The plane made an emergency stop in Chattanooga Tennessee and Rosie, her mother and a soggy, smelly Gwyneth were rudely escorted off the plane, while maintenance workers cleaned the seats.  Standing on the tarmac, waiting for air port personnel to take them back to the loading dock they watched the plane turn, and take off… without them.
“Well! I hope that window seat was worth it to you!” glowered Rosie’s mother, as she stomped off dragging her suitcase in one hand, Rosie in the other.
“Not really,” murmured Gwyneth looking down at the ruined Armani skirt and lavender silk blouse.

Gwyneth grabbed her own carryon, sighed and looked for the personnel cart. Climbing aboard, she settled down for the short ride back to the terminal. Since most of her baggage had been sent on to Albuquerque, she would have to buy something less fragrant to wear before finding the next available flight.

Gwyneth looked around the small airport shop in despair.
We are Big Orange. We are unstoppable.
University of Tennessee Knoxville Volunteers

Jansport Hooded Vandy Sweatshirt- Gold
$59.98 Vanderbuilt University

Too bad they didn’t have a red hoodie with the Nashville Sounds printed on it. She would have liked that one  best. Settling for a pair of black yoga pants and a cerise Tee , with Chattanooga Choo Choo in slick silver letters under the silhouette of an old wood burning train, she headed to the restroom, dressed, tossed the damp clothes in the trash, and headed for Gate B11
“Guess I’d better call Bert and tell him about the change in plans.’ She remembered as her flight was finally called.

Finishing her dinner, the cat strolled into the large back room. It was supposed to be “Mom’s studio. Ha! This is my lair. The large overstuffed blue couch had been hers since childhood when she’d had to share it with Ashburn that hairy hare. What a mistake he’d been. If she even went near him, he kicked her with a satisfying thump, Then he’d race through the room to hide out.-- Not even a chance for retaliation. Oh well, he’d gotten his hadn’t he! Magnolia leapt lightly into the corner with her fuzzy pink pillow ready for a short nap.
Eeww! Looks like one of the visiting cats had left a gift that no one had remembered to clean up. Pests! All of them were pests!

Bert picked up the yellow legal pad and started writing, “
Creative Innovation-still a vital force for America

At this time of great challenge for our nation it’s only natural to ask: “where will we find the spark or driving force that will put us back on the path to growth and prosperity”? Clearly, technological innovation has been a key element of past success from the dawn of the industrial revolution to the Internet and the first serious hints of artificial intelligence (AI).  Recently, however, thoughtful analyses have been presented that question if we have reached the limits of innovation as a central force in society (Edsall- New Your Times, Oct. 15 & Christian Science Monitor Oct. 9 Editorial). Prof. Robert Gordon  (of Northwestern Univ.) uses the phrase “Faltering Innovation” in his study (National Bureau of Economic Research), which displays the growth in GDP (in America) as it lines up with key technological developments such as the full use of electricity or the more recent Internet “revolution”. In this kind of comparison, our recent “computer-internet” age seems to have far less “punch” when it comes to influencing economic output….”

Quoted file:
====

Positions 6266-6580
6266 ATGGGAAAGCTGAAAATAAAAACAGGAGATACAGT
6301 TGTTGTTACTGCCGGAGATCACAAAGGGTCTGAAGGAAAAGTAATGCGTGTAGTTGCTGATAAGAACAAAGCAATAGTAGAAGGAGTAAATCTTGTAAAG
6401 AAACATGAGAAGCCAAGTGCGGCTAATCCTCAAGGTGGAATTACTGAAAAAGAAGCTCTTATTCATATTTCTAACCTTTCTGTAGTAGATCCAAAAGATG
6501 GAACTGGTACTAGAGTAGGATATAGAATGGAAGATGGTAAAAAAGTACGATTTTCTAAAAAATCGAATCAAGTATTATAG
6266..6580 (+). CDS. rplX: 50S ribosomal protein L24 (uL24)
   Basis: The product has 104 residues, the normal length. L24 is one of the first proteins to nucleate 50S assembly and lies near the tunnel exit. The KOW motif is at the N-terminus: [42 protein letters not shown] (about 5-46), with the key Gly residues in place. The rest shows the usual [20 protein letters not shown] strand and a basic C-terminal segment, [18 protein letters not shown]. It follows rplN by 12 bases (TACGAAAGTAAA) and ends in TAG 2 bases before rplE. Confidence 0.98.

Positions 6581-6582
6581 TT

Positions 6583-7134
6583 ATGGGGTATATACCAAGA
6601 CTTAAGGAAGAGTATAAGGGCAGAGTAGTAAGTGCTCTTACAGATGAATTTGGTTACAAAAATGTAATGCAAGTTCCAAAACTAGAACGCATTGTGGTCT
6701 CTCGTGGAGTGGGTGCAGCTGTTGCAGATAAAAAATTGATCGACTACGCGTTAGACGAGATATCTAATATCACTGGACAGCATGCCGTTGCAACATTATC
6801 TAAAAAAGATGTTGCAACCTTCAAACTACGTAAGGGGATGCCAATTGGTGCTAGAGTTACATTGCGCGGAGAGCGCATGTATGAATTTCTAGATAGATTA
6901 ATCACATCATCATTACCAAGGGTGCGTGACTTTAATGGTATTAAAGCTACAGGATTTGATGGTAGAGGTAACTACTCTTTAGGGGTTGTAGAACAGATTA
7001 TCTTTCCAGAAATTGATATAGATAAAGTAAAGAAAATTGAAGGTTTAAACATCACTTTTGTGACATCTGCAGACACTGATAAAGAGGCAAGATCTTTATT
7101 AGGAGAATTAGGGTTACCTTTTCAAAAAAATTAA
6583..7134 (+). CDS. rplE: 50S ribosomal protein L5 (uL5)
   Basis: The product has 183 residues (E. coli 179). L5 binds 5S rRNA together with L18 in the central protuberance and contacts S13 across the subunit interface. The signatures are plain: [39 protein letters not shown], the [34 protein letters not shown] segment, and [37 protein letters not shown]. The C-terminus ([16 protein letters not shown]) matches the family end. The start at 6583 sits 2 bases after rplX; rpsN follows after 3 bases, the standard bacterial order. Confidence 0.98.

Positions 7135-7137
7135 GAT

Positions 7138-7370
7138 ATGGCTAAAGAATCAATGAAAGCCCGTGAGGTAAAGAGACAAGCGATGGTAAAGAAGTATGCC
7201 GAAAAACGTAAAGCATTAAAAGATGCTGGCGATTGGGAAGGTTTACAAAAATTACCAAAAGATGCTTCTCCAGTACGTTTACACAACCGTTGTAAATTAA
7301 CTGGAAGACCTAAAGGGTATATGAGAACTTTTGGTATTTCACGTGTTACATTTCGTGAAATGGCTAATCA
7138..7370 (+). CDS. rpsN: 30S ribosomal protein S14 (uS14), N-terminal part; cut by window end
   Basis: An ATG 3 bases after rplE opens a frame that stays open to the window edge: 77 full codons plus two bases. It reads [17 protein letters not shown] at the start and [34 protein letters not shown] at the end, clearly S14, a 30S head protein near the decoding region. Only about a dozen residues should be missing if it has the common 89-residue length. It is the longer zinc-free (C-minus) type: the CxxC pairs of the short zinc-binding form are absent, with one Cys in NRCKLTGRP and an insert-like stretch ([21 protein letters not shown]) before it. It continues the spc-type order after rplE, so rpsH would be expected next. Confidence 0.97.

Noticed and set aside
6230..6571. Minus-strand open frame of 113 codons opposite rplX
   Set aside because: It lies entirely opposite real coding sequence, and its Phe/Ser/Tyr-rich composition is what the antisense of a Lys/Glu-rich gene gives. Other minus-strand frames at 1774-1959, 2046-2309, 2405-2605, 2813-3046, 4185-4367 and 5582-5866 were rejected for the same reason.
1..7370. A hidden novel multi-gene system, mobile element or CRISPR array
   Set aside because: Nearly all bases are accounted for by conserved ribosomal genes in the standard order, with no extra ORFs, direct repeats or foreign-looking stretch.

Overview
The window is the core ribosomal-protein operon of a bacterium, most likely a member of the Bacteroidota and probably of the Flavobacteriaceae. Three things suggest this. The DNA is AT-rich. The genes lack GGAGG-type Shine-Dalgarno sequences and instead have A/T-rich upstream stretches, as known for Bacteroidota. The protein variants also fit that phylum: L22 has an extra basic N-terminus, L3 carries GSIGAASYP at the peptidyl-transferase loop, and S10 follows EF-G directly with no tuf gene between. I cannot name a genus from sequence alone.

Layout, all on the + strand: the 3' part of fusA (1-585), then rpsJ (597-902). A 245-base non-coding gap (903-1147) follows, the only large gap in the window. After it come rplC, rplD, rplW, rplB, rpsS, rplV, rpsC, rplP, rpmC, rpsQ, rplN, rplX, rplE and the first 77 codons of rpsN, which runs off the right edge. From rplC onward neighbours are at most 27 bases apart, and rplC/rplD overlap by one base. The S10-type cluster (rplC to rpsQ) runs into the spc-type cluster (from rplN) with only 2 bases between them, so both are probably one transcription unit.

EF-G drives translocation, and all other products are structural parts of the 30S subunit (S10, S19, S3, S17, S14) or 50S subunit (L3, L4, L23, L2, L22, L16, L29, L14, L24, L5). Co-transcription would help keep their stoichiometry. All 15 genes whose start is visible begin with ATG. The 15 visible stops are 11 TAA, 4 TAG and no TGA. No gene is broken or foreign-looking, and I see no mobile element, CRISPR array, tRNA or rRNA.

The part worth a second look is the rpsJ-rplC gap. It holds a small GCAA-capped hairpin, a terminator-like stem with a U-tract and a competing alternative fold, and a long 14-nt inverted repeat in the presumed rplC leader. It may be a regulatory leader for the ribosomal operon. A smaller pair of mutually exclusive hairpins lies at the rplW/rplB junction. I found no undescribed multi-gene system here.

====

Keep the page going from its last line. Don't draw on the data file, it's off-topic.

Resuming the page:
The phone rang shrilly making him lose his train of thought.
Gwyneth! He’d totally forgotten. He’d been so wrapped up in this assignment. At least she was calling from Dallas. He still had an hour before she came. Work to be done, he hustled into the other room.

The ride home was quiet, silent, stressed. Parking in front of the house Bert got out and grabbed her luggage from the back. As they walked into the house, Gwyneth sat tiredly on the old blue sofa. A spring from the broken seat dug into her hip, but she was too tired to protest, or move. Bert was making some fumbling noises from the brick kitchen. Soon he brought her a cup of hot homemade apple cider and a slice of warm pumpkin bread slathered thickly with pineapple cream cheese. Sitting down beside her, he took her into his arms. Magnolia jumped into their combined lap, purring loudly, yawned, smiled and thought. Home at last.

1 comment:

~T~ said...

Yes, I hope the quiet life turns out better...